Moreover, infants and babies (under one year old) can usually be green. The greenish poop of infants is present because they only consume breastmilk or formula.

However, bright green poop in a baby can be a sign of diarrhea. So, you must differentiate between healthy green poop and diarrhea-related green poop.

Green poop can be a sign of diarrhea in a baby when there are:

  • Too frequent bowel motions of the baby than usual.
  • Very loose or watery consistency of the poop.
  • Presence of other signs of gastroenteritis, such as frequent vomiting or crying.
  • Fever.
  • The abnormally offensive odor of the poop.
  • Signs of dehydration include the absence of a wet diaper for 3 hours or more, dry eyes during crying, dry lips, or sunken eyes.

4. Too much green leafy vegetables in food.

Green leafy vegetables contain a green substance called Chlorophyll. Therefore, eating too many green leafy vegetables can lead to dark or even bright green poop.

The poop color change is directly proportional to the amount you eat.

Causes include:

  • Spinach
  • Kale
  • Cabbage.
  • Beet greens
  • Romaine Lettuce.
  • Blueberries.

5. Other green foods and food coloring.

Green dyes can also lead to bright green poop when consumed excessively.

They cause symptomless dark green poop with no other digestive issues like green vegetables.


  • Dyes or color additives used in AIcohoIic drinks.
  • Green-colored ice pops.
  • Green-colored sodas and soft drinks.
  • Drink mixes.
  • Natural dyes, such as green grapes, cucumber, etc.

6. The recent removal of the gallbladder (post-cholecystectomy diarrhea).

The gallbladder’s primary function is to store bile and excrete it into the small intestine when needed (after meals).

Severe diarrhea may occur when the gallbladder is removed (often due to gallstones or acute cholecystitis).

The diarrhea is often due to loss of the storage function of the gallbladder, leading to excess bile in the intestine.

One in every five persons undergoing cholecystectomy suffers from postcholecystectomy diarrhea.

Postcholecystectomy diarrhea is often due to bile acid malabsorption (secondary to increased bile acid secretion to the digestive tract).

Typically, diarrhea resolves within weeks to a few months after gallbladder removal. However, Some may continue to suffer for years.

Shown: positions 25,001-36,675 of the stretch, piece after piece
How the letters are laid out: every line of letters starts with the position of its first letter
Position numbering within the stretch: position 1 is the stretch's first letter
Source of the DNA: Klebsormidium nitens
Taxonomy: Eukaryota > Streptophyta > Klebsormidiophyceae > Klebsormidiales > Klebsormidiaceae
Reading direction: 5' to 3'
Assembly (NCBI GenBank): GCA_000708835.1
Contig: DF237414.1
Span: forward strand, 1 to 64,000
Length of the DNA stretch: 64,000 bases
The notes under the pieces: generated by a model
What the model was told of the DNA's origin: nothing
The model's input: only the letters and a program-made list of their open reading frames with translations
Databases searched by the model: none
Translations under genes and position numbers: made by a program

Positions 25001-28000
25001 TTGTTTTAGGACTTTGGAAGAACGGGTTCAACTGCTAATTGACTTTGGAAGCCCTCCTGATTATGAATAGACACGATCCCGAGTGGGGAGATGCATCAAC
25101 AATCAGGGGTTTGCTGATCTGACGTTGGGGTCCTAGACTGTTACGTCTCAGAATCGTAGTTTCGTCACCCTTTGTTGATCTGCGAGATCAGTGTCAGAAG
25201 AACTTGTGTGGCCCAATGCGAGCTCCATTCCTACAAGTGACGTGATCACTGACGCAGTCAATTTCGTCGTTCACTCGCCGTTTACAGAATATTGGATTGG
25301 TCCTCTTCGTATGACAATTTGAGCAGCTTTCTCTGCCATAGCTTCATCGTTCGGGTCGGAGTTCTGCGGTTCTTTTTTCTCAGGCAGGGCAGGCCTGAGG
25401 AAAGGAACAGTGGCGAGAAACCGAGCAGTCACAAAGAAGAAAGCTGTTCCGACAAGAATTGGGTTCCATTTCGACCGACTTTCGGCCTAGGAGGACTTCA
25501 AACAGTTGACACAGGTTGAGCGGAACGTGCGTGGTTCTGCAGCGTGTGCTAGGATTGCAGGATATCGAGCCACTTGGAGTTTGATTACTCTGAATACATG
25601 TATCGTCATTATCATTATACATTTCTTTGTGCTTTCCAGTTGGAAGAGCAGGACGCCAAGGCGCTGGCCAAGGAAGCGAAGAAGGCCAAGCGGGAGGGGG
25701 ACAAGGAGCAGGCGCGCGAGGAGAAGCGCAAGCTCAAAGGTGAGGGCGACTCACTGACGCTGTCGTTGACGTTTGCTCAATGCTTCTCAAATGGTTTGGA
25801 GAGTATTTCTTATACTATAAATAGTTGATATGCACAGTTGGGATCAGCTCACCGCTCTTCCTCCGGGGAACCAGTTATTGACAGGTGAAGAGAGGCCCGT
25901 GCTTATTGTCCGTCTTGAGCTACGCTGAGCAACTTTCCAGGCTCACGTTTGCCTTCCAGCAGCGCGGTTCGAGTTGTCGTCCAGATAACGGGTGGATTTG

Bright green poop from postcholecystectomy diarrhea may respond to bile acid binders such as cholestyramine (Questran®). Consult your doctor if your dark green poop is linked to previous gallbladder surgery.

7. Chronic digestive conditions that lead to diarrhea.

Diarrhea that lasts for persists more than four weeks are called chronic diarrhea.

Severe forms of chronic diarrhea lead to bright or lime-green poop. Milder cases of chronic diarrhea are often light-brown or yellowish. The green color is often a sign of severity.

Common causes include:

  • Chronic digestive system infections such as recurrent Clostridioides difficile infection.
  • Severe forms of diarrhea-predominant irritable bowel syndrome.
  • Celiac disease.
  • Inflammatory bowel diseases (Crohn’s disease, ulcerative colitis, and microscopic colitis).
  • Food intolerances (particularly lactose intolerance).
  • Small intestinal bacterial overgrowth (SIBO).
  • Chronic pancreatitis.
  • Hyperthyroidism.
  • Colorectal cancer or neuroendocrine tumors such as carcinoid and VIPoma.
  • Diabetes-related diarrhea.
  • Cystic fibrosis.
  • And others.

When to worry about bright green poop?

See a doctor if:

  • Bright green poop is associated with severe diarrhea (especially in babies).
  • Prolonged bright or lime green poop periods for more than days without apparent cause.
  • Abdominal pain.
  • Nausea or vomiting.
  • Sings of dehydration include extreme thirst, peeing little urine, dark urine, confusion, or coma.
  • Fever.
  • Presence of blood in the stool.